Stratfor: Those Who Are (and Are Not) Sheltered From the Panama Papers

Summary: Here is Stratfor’s analysis of the Panama Papers, the biggest revelations since Snowden’s in 2013. And what we have is probably just the “tip of the iceberg.”

Stratfor

Those Who Are (and Are Not) Sheltered From the Panama Papers

Stratfor, 8 April 2016

Summary

On April 3, the Panama Papers hit media outlets around the world, and the fallout was swift. A prime minister lost his job, and other global leaders are under mounting pressure to account for their actions. But the effects of the leaks are not evenly spread; the documents contained far more information about the offshore activities of individuals in the developing world than in the developed world. Whatever the reasons for the imbalance, it will likely limit the papers’ impact. In the developing world, long histories of corruption have dulled the public’s sensitivity to scandal, and repressive governments leave little room for popular backlash.

So although less information was released on Western leaders, it is already doing more damage. Iceland’s leader has left his post, and relatively minor revelations have had a disporportionately large impact in the United Kingdom and France. Meanwhile, in the developing world, the Panama Papers’ effects have been most strongly felt in the former Soviet Union, a region in which political tensions were already high. The leaks’ results have been more mixed in China, where they have provided new targets for the anti-corruption drive already underway but have also implicated figures close to the administration’s upper ranks.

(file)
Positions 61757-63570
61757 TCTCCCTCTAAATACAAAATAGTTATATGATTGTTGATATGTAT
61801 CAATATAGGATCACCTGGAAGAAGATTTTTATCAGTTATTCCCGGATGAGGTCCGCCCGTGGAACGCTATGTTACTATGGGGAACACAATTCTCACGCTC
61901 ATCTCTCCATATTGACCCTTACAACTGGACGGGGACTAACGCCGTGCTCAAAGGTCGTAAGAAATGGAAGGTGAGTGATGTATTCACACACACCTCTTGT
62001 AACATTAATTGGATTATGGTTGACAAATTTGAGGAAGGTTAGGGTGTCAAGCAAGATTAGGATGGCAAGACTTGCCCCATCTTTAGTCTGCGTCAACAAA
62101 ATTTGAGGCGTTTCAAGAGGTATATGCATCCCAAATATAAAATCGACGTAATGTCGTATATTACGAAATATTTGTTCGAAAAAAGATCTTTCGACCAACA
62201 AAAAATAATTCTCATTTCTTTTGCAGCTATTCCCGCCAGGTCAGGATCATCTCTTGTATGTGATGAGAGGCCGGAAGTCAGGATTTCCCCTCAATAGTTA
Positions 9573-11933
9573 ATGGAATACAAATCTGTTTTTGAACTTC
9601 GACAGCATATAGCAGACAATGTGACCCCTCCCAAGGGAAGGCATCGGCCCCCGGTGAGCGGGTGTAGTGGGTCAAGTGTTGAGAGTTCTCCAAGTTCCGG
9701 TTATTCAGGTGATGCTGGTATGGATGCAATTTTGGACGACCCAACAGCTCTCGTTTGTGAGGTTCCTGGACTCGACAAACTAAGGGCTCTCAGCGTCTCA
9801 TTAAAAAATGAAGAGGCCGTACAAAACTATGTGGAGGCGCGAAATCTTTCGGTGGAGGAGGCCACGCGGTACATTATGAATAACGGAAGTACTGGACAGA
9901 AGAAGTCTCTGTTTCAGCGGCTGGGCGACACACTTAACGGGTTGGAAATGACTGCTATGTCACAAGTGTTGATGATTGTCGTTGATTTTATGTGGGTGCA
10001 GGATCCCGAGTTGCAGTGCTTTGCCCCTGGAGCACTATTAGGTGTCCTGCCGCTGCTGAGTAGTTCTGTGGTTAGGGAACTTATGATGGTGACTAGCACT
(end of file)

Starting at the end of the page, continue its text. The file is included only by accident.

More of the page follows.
This is only the beginning. The Panama Papers are the largest information dump of their kind, and the information that has been released so far appears to be just the tip of the iceberg. They are also the latest in a string of public leaks that seem to be happening more and more frequently. As revelations continue to surface, calls for greater global transparency will only get louder.

Stratfor’s analysis by region

  • Former Soviet Union
  • Europe
  • Latin America
  • Asia-Pacific
  • Middle East and North Africa
  • Sub-Saharan Africa
  • South Asia

See the full report at Stratfor.

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